Saturday, February 13, 2010

Diary of a Secret Housewife: French Chicken in a Pot

Last night was an exciting night for two reasons: First, I watched my friend Kasia (aka Mrs. Seabreeze) perform in the Olympics Opening Ceremonies.  I jumped up and down like a total fool each time she touch-stepped into the view of the camera.  (She was one of the greeters in white who welcomed the athletes to the stadium.  More precisely, she was the glowing, blond, pregnant one.  Did you see her?)

Second, on the recommendation of Christina, who commented on my experiment with the Thomas Keller roast chicken recipe, I tried out yet another new chicken recipe for shabbat: America's Test Kitchen's French Chicken in a Pot.

The recipe calls for "roasting" the chicken slowly over low heat, which lets the chicken self-baste in its own juices.  Like a relaxing chicken spa.

1. Preheat the oven to 250 degrees.  Starting with a small chicken (I used a 4 lb. kosher bird), pat chicken dry with paper towels and season with salt and pepper. Heat oil in large Dutch oven over medium heat until just smoking. Add chicken breast-side down; scatter 1 small onion, chopped medium; 1 small stalk celery, chopped medium; a handful of garlic cloves (I used 9, but I'm afraid of vampires); 1 bay leaf; and 1 sprig of fresh rosemary around chicken.  I also added three small carrots, chopped medium, for sweetness (not called for by the ATK recipe).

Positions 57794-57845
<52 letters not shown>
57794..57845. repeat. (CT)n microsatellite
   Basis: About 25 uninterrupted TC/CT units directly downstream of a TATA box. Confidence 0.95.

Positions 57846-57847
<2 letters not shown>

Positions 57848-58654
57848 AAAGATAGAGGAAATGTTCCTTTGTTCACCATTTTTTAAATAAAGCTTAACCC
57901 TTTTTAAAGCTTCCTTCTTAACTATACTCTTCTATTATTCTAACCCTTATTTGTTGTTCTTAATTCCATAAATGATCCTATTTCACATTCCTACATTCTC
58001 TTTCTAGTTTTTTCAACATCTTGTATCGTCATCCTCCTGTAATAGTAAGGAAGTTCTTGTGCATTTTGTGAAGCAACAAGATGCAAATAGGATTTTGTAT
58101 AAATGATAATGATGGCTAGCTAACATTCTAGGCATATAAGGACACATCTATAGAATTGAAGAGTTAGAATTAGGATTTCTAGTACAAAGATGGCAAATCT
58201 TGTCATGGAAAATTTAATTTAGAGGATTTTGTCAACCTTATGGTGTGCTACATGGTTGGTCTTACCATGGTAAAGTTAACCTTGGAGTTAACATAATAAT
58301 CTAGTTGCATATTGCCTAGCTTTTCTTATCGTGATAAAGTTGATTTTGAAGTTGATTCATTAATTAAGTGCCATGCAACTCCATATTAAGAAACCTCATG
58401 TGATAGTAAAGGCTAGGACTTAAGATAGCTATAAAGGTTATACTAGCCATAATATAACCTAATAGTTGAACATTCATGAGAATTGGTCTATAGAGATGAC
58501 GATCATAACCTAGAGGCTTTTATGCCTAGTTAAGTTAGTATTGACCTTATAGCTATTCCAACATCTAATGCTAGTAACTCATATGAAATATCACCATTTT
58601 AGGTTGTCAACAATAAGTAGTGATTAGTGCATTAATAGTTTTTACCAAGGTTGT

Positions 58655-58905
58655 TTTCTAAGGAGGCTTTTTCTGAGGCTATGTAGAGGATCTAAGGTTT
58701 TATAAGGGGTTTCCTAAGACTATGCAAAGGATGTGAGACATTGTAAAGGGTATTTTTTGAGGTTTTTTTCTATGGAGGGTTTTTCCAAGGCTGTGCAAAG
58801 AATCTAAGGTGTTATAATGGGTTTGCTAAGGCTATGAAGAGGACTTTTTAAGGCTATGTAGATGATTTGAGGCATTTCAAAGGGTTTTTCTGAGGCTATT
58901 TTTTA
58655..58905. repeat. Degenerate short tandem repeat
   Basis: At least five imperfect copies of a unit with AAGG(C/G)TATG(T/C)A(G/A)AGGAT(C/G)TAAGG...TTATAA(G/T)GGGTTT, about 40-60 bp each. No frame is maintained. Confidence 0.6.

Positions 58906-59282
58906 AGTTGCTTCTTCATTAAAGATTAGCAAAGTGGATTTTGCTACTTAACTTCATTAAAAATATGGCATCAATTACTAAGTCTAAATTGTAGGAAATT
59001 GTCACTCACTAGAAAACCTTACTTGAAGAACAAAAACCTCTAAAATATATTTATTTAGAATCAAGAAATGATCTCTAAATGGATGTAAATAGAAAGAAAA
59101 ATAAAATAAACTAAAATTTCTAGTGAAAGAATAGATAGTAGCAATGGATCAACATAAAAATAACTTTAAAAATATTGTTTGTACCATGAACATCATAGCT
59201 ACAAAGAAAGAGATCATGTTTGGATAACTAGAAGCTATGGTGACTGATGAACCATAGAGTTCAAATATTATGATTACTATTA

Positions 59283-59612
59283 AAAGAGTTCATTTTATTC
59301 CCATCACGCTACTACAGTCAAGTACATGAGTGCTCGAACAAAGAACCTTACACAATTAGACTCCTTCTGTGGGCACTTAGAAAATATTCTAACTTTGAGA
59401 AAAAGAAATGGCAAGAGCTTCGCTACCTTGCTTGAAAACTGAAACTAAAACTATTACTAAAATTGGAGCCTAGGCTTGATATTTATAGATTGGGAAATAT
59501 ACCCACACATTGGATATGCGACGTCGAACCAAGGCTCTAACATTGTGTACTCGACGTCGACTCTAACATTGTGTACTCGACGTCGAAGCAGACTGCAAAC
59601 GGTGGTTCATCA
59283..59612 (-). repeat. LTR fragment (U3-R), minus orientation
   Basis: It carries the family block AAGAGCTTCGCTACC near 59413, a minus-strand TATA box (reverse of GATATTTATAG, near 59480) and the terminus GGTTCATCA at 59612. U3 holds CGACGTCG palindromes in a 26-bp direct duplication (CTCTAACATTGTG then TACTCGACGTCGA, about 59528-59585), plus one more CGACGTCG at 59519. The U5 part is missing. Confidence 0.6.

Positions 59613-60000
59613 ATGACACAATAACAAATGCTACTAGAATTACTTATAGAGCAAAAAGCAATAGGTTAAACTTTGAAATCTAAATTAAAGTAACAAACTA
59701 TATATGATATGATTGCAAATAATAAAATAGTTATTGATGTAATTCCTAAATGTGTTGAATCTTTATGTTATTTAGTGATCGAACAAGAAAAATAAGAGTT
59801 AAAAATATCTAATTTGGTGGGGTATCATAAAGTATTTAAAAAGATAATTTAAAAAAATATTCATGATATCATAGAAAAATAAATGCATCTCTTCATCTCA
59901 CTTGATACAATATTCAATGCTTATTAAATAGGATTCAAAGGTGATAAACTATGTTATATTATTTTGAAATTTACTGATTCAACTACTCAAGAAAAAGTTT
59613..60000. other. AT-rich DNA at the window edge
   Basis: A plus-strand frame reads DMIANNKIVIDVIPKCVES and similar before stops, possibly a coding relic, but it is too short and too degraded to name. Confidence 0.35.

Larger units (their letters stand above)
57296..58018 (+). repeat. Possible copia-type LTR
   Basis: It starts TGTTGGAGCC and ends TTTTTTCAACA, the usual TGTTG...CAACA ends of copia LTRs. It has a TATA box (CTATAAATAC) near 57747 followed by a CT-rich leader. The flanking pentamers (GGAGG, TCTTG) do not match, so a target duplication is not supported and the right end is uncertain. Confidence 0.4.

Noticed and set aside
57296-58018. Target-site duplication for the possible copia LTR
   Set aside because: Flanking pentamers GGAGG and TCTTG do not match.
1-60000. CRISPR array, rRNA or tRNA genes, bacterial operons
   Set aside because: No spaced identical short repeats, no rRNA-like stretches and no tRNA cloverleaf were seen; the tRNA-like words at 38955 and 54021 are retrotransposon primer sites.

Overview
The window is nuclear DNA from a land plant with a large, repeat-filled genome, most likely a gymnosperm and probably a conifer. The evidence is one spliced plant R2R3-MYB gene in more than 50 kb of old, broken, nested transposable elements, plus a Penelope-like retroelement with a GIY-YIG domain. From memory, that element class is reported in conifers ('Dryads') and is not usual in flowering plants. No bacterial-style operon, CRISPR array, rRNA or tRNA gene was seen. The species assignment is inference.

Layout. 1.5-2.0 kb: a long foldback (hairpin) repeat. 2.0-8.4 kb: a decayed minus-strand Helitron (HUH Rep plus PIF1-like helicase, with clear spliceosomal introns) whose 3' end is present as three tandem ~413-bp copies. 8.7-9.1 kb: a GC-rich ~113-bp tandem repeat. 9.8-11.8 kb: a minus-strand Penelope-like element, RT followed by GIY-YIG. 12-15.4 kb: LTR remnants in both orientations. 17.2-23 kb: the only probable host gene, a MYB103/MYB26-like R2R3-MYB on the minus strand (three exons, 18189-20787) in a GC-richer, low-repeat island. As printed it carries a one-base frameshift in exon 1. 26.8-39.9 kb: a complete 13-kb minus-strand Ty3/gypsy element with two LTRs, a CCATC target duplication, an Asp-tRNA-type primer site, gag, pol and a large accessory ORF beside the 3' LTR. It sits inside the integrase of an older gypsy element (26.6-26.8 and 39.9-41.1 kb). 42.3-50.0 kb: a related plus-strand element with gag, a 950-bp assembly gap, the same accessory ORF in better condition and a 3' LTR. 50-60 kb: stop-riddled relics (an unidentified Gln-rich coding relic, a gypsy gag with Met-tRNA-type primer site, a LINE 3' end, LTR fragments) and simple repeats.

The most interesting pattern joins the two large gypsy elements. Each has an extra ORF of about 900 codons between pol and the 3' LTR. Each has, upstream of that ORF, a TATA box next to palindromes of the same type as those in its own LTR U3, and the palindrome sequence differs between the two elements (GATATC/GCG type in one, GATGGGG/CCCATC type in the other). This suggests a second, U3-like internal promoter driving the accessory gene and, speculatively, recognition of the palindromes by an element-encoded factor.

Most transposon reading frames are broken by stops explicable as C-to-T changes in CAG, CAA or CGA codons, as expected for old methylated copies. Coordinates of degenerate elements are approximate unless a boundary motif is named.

2. Cook until breast is lightly browned, about 5 minutes. Using a wooden spoon inserted into cavity of bird, flip chicken breast-side up and cook until chicken and vegetables are well browned, 6 to 8 minutes.

3. At this point, I also put in some parboiled fingerling potatoes (again, not called for by the ATK recipe).

4. Remove Dutch oven from heat; place large sheet of foil over pot and cover tightly with lid. Transfer pot to oven and cook until instant-read thermometer registers 160 degrees when inserted in thickest part of breast and 175 degrees in thickest part of thigh, 80 to 110 minutes.

5.  Transfer chicken to carving board, tent with foil, and rest 20 minutes.

6. ATK says to strain chicken juices from pot through fine-mesh strainer into fat separator, pressing on solids to extract liquid.  I simply removed the solids, except for the carrots and potatoes, with a mesh ladle.

7. I put the potatoes and carrots in a separate roasting dish, tossed them with a little of the chicken juices, turned up the oven to 450, and gave them another 20 minutes until they were browned and toasty.

Meanwhile, allow the juices left in the dutch oven to settle 5 minutes, then pour into saucepan (I just used the same dutch oven), and set over low heat until the jus concentrates into a desirable thickness.

8. Carve chicken, adding any accumulated juices to saucepan. Stir in a teaspoon of lemon juice into jus to taste. Serve chicken, passing jus at table.  Bonus: I took the carcass from the chicken, immediately put it into a pot with some carrots, celery, and onion, and made chicken stock.

While the skin of the chicken was sort of blah -- no other recipe creates skin as awesome as does the Zuni Cafe recipe -- the meat was juicy and so, so tasty.  And the jus . . . it was totally out of this world!  The potatoes and carrots were also delicious -- an easy way to amp up the ATK recipe with veggies and carbs.

Bottom line: this recipe is definitely a keeper.  Thanks Christina!

Have you tried this recipe?  Any ideas for what I should make next week?


kristie February 13, 2010 at 11:15 PM  

is the only thing you eat at your house chicken?

Christina,  February 13, 2010 at 11:43 PM  

You made it!! Looks yum!! Glad you like it! ;)

Mrs. Hot Cocoa February 14, 2010 at 3:35 PM  

@ my bratty little sister: Chicken every Friday! And none for you!

@ Christina: Thanks for the recommendation! We really enjoyed it!

Related Posts with Thumbnails

Doubly Happy on Facebook

  © Blogger templates Psi by 2008

Back to TOP